When you’re discussing Quincy Jones, there is no such thing as hyperbole. Just ask his 27 Grammys. The 81-year-old has played a vital role in the development of jazz, funk, and hip hop, holds more records than a jukebox, logged more firsts than Adam and Eve, and collaborated with everyone from Frank Sinatra to Grandmaster Melle Mel. It is no exaggeration to say he’s the chief architect of popular music in the 20th Century. But as we venture further into the new millennium, he’s getting pissed.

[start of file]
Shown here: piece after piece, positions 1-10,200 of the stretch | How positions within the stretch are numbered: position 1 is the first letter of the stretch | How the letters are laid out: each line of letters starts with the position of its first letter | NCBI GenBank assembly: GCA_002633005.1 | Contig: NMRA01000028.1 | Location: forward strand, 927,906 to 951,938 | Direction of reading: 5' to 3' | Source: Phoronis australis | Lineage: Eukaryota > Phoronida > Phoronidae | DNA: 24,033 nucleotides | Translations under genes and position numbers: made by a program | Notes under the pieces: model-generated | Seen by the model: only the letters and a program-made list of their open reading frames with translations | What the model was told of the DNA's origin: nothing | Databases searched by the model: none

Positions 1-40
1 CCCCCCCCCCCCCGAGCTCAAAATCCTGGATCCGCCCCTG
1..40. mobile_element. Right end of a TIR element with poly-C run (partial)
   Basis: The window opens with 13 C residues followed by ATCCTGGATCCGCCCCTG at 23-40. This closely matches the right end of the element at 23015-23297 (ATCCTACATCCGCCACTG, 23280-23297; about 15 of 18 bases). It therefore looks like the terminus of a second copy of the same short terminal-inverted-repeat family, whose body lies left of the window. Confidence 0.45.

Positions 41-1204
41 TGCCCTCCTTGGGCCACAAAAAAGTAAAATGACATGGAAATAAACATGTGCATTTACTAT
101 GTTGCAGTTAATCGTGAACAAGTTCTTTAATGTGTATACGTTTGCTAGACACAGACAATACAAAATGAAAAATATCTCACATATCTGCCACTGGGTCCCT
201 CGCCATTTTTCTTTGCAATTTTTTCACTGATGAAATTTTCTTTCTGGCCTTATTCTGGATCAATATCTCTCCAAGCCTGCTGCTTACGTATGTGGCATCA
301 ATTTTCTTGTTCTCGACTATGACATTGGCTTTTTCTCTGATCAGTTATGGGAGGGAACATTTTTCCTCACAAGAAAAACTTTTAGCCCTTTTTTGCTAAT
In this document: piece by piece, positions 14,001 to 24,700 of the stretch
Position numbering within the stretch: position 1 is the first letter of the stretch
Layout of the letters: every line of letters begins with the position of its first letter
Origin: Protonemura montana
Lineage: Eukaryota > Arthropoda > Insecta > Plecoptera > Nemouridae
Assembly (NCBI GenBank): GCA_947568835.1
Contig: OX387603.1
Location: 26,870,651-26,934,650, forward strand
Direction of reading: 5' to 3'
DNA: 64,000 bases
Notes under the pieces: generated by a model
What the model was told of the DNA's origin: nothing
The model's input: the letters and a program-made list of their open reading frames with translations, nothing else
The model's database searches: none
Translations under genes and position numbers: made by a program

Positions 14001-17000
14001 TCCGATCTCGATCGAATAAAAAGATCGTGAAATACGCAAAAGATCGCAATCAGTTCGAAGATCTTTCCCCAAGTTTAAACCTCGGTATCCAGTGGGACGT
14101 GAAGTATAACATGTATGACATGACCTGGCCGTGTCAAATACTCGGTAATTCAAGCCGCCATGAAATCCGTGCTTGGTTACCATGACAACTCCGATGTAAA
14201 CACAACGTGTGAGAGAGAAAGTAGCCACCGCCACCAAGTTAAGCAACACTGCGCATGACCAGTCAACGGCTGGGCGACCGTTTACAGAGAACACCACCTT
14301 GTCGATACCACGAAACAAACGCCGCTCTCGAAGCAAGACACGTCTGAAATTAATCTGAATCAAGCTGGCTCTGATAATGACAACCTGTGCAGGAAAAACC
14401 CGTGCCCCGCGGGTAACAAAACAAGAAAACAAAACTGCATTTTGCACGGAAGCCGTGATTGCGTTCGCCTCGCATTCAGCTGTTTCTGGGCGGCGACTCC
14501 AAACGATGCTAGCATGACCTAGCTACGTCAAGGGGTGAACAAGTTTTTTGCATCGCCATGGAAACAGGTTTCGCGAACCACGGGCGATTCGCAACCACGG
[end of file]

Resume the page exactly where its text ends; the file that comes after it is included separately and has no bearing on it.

The cultural titan recently appeared in the The Distortion Of Sound, a documentary produced by cutting edge audio outfit Harman Kardon. The fascinating film explores the complex pros and cons of music in the digital age. Although companies like iTunes and Spotify have made music more accessible, portable, and cheaper than ever before, mp3s have become so compressed that the vast majority of the sound quality -sometimes up to 90 percent- is lost. With the omnipresence of iPods and ear buds, the documentary contends that a generation of music lovers are being raised on low-grade sonic sludge. As the final piece of his formidable legacy, Jones is working with Harman to ensure that his art, and the art of so many others, can be enjoyed the way it was meant to be heard.